The Sustainability Agenda

Hosted ByFergal Byrne

Exploring today's sustainability questions with leading experts.

Episode 41: Interview with William McDonough on the Cradle to Cradle economy

William McDonough is a globally recognised leader in sustainable development. His books Cradle to Cradle: Rethinking the Way we Make Things, co-authored with chemist Michael Braungart and followed up in 2013 by The Upcycle: Beyond Sustainability – Designing for Abundance, are seminal texts in the circular economy movement. Originally trained as an architect, McDonough firmly believes that design signals human intentions and is thus crucial to shaping a sustainable and inclusive future. Through biomimicry, McDonough believes we can design products as services and emulate closed loop material cycles, so that materials, buildings, companies and communities continuously improve over time. McDonough brings his vision of a sustainable future characterised by abundance to commercial and government leaders worldwide through his consultancy McDonough Innovation. He remains active with his architectural practice William McDonough + Partners, as well as MBDC, the Cradle to Cradle consulting firm. He also co-founded two not-for-profit organizations to allow public accessibility to Cradle to Cradle thinking: GreenBlue and the Cradle to Cradle Products Innovation Institute. He has previously served as the Inaugural Chair of the World Economic Forum’s MetaCouncil on the Circular Economy and currently serves on the Forum’s Global Future Council on the Future of Environment and Natural Resource Security.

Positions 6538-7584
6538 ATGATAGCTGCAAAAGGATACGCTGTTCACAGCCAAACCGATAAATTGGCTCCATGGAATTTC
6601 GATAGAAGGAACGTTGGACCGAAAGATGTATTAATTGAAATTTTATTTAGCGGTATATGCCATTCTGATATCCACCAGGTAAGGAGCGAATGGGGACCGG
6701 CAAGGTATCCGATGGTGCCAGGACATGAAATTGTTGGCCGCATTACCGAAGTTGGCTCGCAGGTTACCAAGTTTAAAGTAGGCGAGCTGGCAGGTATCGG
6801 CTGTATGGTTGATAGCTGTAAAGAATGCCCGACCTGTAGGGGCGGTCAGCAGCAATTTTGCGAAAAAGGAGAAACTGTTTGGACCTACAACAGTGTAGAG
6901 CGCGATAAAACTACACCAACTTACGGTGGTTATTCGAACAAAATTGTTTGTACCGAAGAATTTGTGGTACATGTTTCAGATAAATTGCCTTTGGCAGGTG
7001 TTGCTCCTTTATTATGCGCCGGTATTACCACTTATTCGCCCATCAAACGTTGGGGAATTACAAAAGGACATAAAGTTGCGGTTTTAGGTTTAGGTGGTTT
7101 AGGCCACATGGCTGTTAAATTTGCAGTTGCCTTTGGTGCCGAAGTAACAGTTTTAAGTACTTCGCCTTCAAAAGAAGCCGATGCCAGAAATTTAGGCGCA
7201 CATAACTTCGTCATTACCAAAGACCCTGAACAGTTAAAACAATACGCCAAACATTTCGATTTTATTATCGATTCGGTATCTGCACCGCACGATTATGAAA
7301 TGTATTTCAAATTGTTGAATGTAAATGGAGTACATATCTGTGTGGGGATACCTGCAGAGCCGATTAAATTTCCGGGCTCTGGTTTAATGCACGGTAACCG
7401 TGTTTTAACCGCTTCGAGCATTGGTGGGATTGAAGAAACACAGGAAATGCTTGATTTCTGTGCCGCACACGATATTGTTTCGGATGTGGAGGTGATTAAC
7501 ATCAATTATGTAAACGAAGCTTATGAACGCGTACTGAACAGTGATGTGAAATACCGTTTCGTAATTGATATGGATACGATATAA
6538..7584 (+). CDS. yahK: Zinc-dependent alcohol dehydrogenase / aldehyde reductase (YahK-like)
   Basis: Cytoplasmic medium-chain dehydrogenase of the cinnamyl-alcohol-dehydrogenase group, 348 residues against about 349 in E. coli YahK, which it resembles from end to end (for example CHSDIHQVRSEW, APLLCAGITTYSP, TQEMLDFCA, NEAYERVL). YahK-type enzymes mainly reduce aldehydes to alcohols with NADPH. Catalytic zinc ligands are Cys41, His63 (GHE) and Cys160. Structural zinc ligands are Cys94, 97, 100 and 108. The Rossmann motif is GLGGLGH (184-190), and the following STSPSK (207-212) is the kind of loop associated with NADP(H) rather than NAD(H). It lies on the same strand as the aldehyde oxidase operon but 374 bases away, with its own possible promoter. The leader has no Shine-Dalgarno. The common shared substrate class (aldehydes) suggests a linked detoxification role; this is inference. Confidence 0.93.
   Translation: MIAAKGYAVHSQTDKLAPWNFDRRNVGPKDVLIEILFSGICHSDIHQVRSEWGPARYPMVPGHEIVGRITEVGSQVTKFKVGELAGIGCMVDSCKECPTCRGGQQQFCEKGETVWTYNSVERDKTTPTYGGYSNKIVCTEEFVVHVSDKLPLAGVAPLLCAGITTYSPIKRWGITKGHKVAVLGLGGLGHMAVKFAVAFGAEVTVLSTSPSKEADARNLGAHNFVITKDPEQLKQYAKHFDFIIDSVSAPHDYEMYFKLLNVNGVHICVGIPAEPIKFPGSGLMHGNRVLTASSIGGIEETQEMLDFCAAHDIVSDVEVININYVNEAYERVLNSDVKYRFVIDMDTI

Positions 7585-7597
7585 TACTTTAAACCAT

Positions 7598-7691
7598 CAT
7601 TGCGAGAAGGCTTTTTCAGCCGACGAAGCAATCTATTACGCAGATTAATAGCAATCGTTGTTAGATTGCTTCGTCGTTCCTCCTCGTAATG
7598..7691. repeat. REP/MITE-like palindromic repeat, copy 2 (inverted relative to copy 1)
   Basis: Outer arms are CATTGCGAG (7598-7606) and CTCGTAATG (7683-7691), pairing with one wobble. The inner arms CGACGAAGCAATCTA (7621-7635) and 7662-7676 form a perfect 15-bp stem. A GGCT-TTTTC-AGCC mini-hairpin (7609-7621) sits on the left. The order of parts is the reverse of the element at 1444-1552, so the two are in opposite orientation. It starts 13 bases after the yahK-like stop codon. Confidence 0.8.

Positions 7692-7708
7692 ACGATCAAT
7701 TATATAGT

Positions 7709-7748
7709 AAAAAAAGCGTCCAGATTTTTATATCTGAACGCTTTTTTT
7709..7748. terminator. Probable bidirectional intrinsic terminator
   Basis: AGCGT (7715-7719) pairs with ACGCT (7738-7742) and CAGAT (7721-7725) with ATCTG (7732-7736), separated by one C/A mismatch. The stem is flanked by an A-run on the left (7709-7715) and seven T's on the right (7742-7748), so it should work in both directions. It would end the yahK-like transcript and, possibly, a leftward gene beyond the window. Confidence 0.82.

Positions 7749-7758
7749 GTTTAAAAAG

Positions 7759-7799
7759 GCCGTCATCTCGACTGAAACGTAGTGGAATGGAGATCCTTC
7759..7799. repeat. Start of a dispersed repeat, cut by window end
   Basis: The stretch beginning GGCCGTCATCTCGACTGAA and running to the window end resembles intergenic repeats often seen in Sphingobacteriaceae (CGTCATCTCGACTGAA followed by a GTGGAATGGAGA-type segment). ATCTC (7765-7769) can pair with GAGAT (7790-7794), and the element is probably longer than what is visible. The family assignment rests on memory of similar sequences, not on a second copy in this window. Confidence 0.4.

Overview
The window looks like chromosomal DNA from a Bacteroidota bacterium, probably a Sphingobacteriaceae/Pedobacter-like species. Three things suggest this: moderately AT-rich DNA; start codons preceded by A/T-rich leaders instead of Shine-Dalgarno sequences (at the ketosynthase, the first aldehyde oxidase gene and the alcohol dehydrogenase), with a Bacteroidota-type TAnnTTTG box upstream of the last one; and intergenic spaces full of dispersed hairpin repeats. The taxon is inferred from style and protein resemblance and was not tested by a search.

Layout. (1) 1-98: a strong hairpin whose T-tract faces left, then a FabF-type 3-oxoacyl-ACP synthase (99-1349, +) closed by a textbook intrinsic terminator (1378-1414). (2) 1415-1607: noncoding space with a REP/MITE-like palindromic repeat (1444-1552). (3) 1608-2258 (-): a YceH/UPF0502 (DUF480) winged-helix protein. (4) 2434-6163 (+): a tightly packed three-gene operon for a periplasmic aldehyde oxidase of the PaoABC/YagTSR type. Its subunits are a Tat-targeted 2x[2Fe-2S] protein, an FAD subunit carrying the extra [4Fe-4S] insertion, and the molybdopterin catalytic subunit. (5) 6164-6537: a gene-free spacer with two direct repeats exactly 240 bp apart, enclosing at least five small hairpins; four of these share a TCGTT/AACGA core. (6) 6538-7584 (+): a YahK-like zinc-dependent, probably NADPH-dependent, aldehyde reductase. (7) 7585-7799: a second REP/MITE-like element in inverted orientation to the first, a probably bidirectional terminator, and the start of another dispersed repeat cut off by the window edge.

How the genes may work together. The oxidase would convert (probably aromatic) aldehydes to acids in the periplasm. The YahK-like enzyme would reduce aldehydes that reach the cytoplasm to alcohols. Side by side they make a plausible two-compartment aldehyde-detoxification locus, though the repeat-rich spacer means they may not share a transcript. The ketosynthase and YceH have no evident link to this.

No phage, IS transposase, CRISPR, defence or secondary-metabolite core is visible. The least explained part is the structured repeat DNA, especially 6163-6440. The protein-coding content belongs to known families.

In this inspiring interview, McDonough discusses the concept of Cradle-to-Cradle, notably how reusable and durable cycles benefit the biosphere and future generations. Successful examples of circular economies already exist and McDonough outlines how Shaw Industries, the world’s largest carpet manufacturer, generates 85 percent of their revenue from by cradle-to-cradle products. The benefits in savings coupled with new forms of customer engagement demonstrate that such circular economies are financially viable and of interest to companies around the world. McDonough also outlines the certification schemes that underpin Cradle-to-Cradle and the importance of expanding consumer awareness. We see flashes of his creative brilliance, such as his views on the ocean plastic crisis and vision of restorative solar farms. He also touches on the path ahead by discussing how finance is limited by its dependence on destructive industries, such as fossil fuels, and the role of government in driving change by benchmarking best practice. He finishes by sharing his optimism for the future, stating he primarily designs for eight year olds, as children have a natural grasp of the wonder of nature and desirability of sustainable design.

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